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Recommended by the July 22, 2004, report of the National Commission on Terrorist Attacks Upon the United States (the 9/11 Commission), the Privacy and Civil Liberties Oversight Board was established by the Intelligence Reform and Terrorism Prevention Act of 2004. It consists of five members appointed by and serving at the pleasure of the President. The Chairman and Vice Chairman are confirmed by the Senate. Board members are selected from among trustworthy and distinguished citizens outside the Federal Government who are qualified on the basis of achievement, experience, and independence. The Board is part of the White House Office within the Executive Office of the President and supported by an Executive Director and staff.
Board members include Carol E. Dinkins, of Texas, Chairwoman; Alan Charles Raul, of the District of Columbia, Vice Chairman; Theodore B. Olson, of Virginia; and Francis X. Taylor, of Maryland.
The Chairwoman and Vice Chairman were confirmed by the Senate on February 17, 2006. All Board members were sworn in and had their first meeting on March 14, 2006.
The Role of the Board and its Operations
The Board advises the President and other senior executive branch officials to ensure that concerns with respect to privacy and civil liberties are appropriately considered in the implementation of all laws, regulations, and executive branch policies related to efforts to protect the Nation against terrorism. This includes advising on whether adequate guidelines, supervision, and oversight exist to protect these important legal rights of all Americans.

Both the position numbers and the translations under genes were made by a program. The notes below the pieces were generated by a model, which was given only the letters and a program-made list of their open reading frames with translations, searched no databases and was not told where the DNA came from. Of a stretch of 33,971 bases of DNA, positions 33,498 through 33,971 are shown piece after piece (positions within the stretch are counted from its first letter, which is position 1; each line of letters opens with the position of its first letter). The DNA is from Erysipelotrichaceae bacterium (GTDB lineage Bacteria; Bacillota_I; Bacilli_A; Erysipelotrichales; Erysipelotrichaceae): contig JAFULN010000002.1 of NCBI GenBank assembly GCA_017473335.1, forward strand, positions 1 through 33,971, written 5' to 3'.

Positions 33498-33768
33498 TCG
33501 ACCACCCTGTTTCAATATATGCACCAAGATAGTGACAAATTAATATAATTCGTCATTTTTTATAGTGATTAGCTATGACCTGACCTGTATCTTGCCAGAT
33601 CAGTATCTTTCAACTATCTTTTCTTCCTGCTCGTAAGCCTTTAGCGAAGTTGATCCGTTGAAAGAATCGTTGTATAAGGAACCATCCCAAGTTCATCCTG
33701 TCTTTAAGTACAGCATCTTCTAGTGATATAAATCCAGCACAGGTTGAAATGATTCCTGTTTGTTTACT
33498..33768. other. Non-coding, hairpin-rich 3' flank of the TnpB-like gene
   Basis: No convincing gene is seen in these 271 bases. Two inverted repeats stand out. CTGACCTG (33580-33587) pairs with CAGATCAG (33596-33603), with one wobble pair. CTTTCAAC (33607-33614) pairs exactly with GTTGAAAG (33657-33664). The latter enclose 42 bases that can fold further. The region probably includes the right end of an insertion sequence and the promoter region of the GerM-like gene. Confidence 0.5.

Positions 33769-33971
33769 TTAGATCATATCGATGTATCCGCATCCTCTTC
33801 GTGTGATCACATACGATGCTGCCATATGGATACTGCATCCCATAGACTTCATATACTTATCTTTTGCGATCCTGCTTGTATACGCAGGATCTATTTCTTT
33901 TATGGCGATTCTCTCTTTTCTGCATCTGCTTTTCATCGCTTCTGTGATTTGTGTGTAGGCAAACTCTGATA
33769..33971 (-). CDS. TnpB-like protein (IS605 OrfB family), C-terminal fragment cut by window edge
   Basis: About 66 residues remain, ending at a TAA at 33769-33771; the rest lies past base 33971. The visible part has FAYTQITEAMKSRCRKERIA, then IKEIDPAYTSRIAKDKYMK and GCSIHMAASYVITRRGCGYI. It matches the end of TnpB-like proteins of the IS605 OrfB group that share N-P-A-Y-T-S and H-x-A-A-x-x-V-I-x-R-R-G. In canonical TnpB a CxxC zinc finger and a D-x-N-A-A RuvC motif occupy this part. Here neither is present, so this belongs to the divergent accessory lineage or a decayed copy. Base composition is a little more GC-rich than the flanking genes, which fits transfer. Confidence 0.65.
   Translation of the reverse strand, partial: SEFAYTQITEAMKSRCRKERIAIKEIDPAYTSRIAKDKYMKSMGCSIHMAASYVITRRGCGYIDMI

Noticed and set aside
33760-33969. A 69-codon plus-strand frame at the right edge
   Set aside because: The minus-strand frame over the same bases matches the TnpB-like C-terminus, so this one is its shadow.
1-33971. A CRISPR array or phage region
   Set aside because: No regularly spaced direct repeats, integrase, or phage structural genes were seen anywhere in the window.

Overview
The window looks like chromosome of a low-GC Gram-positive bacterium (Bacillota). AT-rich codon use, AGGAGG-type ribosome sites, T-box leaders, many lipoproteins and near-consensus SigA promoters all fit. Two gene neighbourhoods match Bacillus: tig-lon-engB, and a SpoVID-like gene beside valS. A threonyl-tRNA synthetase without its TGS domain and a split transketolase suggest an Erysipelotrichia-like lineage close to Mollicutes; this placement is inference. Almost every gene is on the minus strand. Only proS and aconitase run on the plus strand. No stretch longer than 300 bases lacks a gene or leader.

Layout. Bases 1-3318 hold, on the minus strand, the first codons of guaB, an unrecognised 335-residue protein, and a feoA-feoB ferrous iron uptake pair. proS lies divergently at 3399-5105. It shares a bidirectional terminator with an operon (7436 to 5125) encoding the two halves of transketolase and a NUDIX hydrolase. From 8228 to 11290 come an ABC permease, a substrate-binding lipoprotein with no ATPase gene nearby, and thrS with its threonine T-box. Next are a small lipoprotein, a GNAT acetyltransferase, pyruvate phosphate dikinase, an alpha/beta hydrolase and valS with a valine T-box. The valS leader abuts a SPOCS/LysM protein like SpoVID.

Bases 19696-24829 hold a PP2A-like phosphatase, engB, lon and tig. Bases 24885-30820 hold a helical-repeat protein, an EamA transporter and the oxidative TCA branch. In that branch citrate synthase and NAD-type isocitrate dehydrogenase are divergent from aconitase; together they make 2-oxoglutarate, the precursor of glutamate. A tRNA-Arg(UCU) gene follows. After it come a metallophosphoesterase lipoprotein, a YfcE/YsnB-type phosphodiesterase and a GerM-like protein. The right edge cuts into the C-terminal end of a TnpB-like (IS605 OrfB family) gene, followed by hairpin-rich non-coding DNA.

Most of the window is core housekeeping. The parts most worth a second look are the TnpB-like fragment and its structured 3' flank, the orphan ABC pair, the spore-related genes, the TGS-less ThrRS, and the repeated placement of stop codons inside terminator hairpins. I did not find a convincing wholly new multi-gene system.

In addition, the Board is specifically charged with responsibility for reviewing the terrorism information sharing practices of executive branch departments and agencies to determine whether guidelines designed to appropriately protect privacy and civil liberties are being followed, including those issued by the President on December 16, 2005: Message to the Congress of the United States on Information Sharing; and Memorandum for the Heads of Executive Departments and Agencies.
In the course of performing these functions within the executive branch, the Board seeks the views of private sector, non-profit and academic institutions, Members of Congress, and all other interested parties and individuals on these issues.
Free of day-to-day management or operational responsibilities in this area, the Board is able to review and analyze information and policies and render advice that reflects an objective view as to whether privacy rights and civil liberties are being appropriately considered in efforts to protect the Nation against terrorism. It provides its advice and makes its recommendations to the President and executive branch department and agency heads, as appropriate, and has access to all relevant information necessary to fulfill its vital advisory role. Additionally, the Board makes an annual report to Congress.
For additional information please visit privacyboard.gov
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